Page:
The Oregonian has published a list of sexual harassment cases filed with the Bureau of Labor and Industries (BOLI) between 2008 and 2013. What's notable is the sheer volume of case where concluded that there was "No Substantial Evidence." For many workers trying to self advocate these statistics can be discouraging. Don't be discouraged. Talk to a lawyer about your case.
It depends. How many people does your employer have on the books? Where is your employer located?
Oregon Paid Sick Leave law went into effect on January 1, 2016. Before we had a statewide law, Portland and Eugene enacted their own city laws or ordinances that gave workers paid sick leave. Today, the statewide law applies to all cities and counties, including Portland and Eugene. Employees can accrue 40 hours of sick time each year.
Not every worker gets paid while they are out on sick leave. This law makes a distinction between employers based on size.
Not paying qualified sick time is wage theft. Speak with an attorney and learn more about your rights under the law.
Maybe. Many workers face discrimination and hostility at work. It may be a good idea to keep a journal or diary of what has happened to you at work. It can be helpful to write down and save information about what people said and did. Just know that if a law suit is filed in your case this journal must be provided to your employer.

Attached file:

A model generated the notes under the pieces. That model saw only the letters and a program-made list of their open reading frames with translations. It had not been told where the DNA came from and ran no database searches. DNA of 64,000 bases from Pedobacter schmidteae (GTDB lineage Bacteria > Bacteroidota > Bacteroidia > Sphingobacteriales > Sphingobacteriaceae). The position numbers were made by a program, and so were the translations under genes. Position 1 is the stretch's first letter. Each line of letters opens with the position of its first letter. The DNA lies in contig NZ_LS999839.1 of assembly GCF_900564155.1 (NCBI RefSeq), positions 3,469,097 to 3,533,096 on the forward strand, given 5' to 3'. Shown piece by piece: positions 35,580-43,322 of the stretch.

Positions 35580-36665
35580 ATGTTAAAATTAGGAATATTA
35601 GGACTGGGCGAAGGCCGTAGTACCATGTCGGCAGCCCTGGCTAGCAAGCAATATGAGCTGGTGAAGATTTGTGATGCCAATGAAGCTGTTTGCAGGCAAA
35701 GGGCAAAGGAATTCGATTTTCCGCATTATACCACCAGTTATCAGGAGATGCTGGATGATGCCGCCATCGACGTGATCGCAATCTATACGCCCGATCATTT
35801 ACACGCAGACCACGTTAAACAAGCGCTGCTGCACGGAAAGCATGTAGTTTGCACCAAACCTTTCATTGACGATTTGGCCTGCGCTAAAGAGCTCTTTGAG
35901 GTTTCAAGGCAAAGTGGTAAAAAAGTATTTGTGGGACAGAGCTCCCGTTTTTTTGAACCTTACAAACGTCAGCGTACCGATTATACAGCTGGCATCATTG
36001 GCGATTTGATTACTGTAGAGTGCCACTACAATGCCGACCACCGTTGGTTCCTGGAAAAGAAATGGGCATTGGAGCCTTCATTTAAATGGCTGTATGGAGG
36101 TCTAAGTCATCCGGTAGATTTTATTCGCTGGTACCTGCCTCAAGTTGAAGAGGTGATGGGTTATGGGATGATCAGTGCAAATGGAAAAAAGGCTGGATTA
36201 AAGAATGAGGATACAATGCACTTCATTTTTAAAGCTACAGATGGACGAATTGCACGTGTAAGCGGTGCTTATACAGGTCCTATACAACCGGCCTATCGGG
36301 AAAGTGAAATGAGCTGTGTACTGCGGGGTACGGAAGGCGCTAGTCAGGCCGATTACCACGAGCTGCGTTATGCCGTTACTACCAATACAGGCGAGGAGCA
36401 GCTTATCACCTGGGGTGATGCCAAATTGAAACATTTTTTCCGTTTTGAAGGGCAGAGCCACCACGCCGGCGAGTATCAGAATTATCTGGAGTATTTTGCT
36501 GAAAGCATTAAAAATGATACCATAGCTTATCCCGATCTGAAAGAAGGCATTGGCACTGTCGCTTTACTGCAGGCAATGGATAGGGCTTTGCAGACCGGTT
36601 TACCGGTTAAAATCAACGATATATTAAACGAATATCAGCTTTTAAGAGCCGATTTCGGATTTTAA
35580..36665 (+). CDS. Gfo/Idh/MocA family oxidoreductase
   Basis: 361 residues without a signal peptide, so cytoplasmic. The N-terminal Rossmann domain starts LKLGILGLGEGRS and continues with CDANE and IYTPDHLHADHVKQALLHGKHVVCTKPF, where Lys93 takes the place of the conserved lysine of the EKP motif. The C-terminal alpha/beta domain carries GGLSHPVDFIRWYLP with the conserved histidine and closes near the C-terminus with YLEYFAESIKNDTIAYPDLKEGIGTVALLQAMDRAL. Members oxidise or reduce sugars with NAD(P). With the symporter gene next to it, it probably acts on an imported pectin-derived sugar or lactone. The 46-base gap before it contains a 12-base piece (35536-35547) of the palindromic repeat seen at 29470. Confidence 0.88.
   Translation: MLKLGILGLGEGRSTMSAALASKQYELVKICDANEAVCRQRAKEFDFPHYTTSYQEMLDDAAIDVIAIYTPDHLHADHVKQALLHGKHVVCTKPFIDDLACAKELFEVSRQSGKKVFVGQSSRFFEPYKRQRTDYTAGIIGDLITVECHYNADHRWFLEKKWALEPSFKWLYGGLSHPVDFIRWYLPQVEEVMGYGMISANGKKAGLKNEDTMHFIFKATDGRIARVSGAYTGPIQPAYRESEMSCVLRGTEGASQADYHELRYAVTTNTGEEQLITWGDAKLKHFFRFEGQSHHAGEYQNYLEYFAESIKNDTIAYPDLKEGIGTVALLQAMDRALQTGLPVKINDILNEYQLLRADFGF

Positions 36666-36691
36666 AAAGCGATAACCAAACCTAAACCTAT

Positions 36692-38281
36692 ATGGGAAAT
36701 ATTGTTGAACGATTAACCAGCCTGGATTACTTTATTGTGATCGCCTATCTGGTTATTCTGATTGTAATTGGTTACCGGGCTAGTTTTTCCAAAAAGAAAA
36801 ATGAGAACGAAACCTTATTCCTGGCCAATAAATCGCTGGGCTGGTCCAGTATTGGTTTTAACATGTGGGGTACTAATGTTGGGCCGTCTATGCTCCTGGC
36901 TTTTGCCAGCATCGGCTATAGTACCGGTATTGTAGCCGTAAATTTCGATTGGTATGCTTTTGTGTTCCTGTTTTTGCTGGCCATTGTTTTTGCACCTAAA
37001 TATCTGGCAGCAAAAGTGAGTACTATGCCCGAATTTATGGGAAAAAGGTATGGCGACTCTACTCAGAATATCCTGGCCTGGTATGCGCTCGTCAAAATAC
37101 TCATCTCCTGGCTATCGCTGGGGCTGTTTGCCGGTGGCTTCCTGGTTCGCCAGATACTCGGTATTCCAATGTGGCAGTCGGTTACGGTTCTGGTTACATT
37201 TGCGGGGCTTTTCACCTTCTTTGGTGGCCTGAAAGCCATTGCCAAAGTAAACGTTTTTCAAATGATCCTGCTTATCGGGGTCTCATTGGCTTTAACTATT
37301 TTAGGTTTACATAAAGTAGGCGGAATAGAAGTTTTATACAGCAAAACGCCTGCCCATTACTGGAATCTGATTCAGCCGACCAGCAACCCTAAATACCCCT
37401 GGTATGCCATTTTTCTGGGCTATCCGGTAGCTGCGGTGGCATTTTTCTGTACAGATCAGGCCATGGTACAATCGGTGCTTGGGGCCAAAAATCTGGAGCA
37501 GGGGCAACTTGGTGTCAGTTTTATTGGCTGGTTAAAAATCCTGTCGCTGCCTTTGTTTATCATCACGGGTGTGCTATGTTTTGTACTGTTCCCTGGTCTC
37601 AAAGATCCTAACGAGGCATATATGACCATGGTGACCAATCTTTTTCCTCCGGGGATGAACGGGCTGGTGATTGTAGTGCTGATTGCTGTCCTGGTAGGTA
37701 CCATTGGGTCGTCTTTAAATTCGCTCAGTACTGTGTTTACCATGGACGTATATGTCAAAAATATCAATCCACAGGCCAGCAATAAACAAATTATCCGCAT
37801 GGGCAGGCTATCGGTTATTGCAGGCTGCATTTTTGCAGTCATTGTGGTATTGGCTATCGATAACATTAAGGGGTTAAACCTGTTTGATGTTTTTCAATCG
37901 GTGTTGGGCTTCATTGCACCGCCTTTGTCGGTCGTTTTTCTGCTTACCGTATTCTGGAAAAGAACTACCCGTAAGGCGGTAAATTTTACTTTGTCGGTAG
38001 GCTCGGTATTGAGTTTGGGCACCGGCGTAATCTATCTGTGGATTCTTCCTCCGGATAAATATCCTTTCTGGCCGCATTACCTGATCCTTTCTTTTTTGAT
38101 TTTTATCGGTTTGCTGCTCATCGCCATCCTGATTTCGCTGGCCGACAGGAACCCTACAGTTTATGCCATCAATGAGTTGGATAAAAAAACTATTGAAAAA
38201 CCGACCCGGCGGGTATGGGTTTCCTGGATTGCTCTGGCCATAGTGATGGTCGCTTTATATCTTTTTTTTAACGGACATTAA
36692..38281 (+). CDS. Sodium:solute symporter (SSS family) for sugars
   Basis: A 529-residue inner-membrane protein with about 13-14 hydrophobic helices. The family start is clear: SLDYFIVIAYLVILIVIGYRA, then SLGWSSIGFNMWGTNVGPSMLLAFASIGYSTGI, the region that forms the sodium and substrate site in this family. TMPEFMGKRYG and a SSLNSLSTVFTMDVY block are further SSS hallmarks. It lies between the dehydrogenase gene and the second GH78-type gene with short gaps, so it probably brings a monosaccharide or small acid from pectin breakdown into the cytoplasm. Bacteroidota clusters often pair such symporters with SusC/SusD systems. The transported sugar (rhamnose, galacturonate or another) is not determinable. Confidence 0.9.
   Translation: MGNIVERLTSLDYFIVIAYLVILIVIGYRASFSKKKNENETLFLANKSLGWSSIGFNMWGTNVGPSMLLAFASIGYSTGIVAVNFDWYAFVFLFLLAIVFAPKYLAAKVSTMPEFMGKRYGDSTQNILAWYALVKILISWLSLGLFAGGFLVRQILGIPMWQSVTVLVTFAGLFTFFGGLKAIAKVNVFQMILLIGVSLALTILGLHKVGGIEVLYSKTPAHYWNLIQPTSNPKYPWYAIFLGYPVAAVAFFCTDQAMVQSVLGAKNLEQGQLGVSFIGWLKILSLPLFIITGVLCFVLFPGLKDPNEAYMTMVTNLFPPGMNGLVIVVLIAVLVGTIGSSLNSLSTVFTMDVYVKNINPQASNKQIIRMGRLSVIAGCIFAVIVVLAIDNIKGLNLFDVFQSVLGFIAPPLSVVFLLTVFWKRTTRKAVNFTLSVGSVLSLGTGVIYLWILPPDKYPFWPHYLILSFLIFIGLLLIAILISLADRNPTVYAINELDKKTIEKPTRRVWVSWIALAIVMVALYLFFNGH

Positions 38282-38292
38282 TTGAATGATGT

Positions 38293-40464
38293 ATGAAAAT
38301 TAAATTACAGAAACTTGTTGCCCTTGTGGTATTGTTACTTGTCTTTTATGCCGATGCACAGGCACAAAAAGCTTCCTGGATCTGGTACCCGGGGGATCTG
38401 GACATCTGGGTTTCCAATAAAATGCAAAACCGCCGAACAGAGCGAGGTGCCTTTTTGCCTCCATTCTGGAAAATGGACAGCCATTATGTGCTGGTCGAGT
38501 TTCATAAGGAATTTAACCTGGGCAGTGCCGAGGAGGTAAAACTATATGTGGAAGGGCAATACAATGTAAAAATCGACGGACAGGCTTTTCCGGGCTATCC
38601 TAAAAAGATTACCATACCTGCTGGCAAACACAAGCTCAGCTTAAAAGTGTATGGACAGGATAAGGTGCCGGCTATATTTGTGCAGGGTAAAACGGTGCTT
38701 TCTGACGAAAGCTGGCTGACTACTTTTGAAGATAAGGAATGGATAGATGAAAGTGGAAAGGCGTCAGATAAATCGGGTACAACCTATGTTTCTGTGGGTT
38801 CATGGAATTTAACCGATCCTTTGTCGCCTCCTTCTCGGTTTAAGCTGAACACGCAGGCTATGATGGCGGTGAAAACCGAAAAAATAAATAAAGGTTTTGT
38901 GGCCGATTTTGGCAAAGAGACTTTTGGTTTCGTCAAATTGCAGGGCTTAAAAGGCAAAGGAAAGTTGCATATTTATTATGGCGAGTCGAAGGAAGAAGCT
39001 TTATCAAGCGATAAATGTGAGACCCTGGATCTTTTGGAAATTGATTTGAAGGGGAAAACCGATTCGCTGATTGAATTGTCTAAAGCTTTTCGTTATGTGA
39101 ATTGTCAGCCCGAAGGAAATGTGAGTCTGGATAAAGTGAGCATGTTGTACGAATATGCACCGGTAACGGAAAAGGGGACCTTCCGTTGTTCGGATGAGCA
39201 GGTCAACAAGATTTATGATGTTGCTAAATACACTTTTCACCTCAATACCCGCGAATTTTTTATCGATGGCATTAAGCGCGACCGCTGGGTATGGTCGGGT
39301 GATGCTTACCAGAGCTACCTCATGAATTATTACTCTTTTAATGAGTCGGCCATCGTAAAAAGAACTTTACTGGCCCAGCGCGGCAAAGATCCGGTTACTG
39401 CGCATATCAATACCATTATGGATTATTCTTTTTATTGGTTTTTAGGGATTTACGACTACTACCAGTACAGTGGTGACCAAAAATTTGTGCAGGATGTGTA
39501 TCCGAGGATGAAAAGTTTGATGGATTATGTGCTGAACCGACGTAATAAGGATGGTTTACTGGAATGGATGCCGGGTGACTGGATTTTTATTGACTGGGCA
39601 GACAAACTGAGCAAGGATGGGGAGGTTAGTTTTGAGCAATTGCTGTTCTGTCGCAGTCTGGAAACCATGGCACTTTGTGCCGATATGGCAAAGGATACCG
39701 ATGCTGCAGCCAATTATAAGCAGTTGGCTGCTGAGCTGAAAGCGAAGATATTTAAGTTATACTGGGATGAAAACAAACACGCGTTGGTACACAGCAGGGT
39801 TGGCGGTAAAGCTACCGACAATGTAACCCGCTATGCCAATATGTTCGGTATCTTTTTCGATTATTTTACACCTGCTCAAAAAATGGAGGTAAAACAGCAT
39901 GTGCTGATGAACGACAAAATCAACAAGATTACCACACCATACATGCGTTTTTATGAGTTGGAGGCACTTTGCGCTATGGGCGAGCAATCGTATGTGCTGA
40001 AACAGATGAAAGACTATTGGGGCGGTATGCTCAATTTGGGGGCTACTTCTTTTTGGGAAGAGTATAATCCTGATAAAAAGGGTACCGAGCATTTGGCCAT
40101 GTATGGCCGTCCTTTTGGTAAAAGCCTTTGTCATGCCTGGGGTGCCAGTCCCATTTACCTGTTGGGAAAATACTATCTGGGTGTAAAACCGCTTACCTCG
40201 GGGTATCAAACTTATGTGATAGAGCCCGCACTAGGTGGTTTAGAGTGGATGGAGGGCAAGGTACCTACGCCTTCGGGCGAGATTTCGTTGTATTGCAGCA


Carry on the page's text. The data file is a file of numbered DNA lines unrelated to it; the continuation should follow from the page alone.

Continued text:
A good journal has:
1) Dated entries: each time you sit down to write you include the date, month, and year.
2) Names: individuals are identified by first and last name.
3) Quotes: if you remember exactly what the person has said you include that statements in "quotes."
4) Details: information about location, time of day, the event itself. Detailed description can be helpful in verifying facts and testimony in court.
Yes, but only if you "voluntarily left work with good cause." The Oregon Supreme Court discusses this issue in McDowell v. Employment Department.
For a voluntary quit, the focus is on whether the claimant left work with good cause. Under OAR 471-030-0038(4), "[g]ood cause for voluntarily leaving work under ORS 657.176(2)(c) is such that a reasonable and prudent person of normal sensitivity, exercising ordinary common sense, would leave work. * * * [F]or all individuals, the reason must be of such gravity that the individual has no reasonable alternative but to leave work." Thus, good cause under the rule is an objective standard that asks whether a "reasonable and prudent person" would consider the situation so grave that he or she had no reasonable alternative to quitting.
You should contact an attorney and speak with them about your decision to quit.